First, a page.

QNAP's TS-EC1279U-RP rack-mount array combines midrange muscle, capacity, and redundancy at a low-end price
Surprisingly, in addition to four USB 2.0 interfaces, the chassis has two USB 3.0 ports. These can be used to connect large external hard drives for backup purposes, a UPS for automated shutdowns during power outages, or even printers. You can also expand the capacity of the QNAP TS-EC1279U-RP via two eSATA connections on the back, though the details surrounding this capability are somewhat murky.
The QNAP TS-EC1279U-RP comes with a quad-core Intel Xeon E3-1225 CPU, running at 3.1GHz per core, and 4GB of DDR3 ECC RAM, which can be upgraded to 8GB. The operating system is a customized Linux distribution, and the file system used is either ext3 or ext4. The ext file system can be slightly problematic at the larger densities due to inherent limits and the absence of snapshot support, but for normal small-business tasks, it provides sufficient features and performance.
Although the internals are Linux, the face of the system is a well-appointed Web UI that offers quick and simple access to all features and settings. Built with a left-hand hierarchical menu and a right-hand focus, the GUI sports a standard look and feel. Windows admins will have no problem adapting to the interface.
The TS-EC1279U-RP offers file sharing via SMB, NFS, FTP, AFP, and WebDAV, and it supports iSCSI targets. The setup for all of these services is quite simple, even when leveraging the Microsoft Active Directory authentication features. Note that NIS authentication is not supported, though it's not terribly common to find NIS in the target market for this unit.
Server virtualization at 10GbE
For shops looking to implement a small virtualized infrastructure, the QNAP TS-EC1279U-RP will be right at home. It supports VMware vSphere, Citrix XenServer, and Microsoft Hyper-V, and performance is excellent for a sub-$10,000 array.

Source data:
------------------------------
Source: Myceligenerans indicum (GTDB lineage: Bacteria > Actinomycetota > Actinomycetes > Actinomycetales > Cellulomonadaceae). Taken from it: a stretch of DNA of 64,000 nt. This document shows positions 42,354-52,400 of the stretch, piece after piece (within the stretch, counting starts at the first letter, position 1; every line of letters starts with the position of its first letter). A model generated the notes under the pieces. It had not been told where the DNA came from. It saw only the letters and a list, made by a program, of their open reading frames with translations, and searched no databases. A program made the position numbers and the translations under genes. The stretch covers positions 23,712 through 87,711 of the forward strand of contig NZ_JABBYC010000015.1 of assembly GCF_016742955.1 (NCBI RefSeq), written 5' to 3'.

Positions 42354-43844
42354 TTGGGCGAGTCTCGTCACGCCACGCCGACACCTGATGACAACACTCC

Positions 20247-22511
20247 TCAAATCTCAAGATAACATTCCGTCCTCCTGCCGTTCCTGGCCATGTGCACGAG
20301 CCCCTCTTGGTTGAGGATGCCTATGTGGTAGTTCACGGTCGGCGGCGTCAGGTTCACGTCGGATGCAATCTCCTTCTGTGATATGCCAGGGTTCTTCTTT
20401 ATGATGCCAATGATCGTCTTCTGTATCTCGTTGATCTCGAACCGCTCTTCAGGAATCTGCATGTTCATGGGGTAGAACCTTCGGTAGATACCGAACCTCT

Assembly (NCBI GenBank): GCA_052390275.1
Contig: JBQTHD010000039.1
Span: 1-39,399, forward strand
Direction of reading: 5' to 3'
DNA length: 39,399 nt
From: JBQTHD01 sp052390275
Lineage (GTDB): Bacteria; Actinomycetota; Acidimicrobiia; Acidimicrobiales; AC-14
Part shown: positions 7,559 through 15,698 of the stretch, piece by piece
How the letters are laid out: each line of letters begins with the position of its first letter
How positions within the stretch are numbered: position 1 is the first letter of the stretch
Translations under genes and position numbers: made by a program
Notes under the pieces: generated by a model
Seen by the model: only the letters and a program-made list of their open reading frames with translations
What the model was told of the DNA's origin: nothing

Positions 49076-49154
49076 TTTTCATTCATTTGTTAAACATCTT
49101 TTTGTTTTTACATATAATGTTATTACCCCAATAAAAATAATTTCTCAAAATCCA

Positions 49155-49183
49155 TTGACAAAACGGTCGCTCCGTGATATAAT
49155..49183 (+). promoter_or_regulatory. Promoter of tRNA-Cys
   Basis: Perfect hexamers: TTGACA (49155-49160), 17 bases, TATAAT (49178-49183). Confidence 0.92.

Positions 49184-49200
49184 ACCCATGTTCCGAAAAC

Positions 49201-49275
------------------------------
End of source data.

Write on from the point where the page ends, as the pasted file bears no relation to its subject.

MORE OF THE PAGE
Equipped with the 10GbE interfaces, the unit zipped along nicely during my virtualization tests, recording a time of 1 minute, 37 seconds to clone a 16GB VMware vSphere virtual machine -- quite fast for storage in this price range. Raw performance tests conducted with Linux VMs running with their virtual disks on an iSCSI LUN over 10GbE showed streaming 8K writes at an average of 490MBps and streaming 8K reads at around 505MBps.
Considering those impressive performance numbers, the redundant power supplies and network interfaces, the availability of RAID10 and RAID6, and the extremely reasonable price, the TS-EC1279U-RP hits all the right notes for many small and medium-size businesses that don't want to relinquish stability, reliability, and performance, but can't justify the higher cost of more enterprise-oriented solutions.
This weekend's Windows 10 upgrade has users angry, and it's unclear if the ploy will continue
Here’s the best of the best for Windows 10. Sometimes good things come in free packages
Speaking at the O'Reilly Fluent conference, Eich also endorsed the Service Workers mobile app...
Sponsored by Intel
The new upgrade introduces small improvements across the board, but nothing to sway Windows 7 stalwarts...
These tiny Windows systems can be hidden away yet offer complete computing power
After long suffering from stagnant development, the IronPython project for running Python on .Net is...
Windows 7 and 8.1 customers have another new version of GWX, now with a countdown clock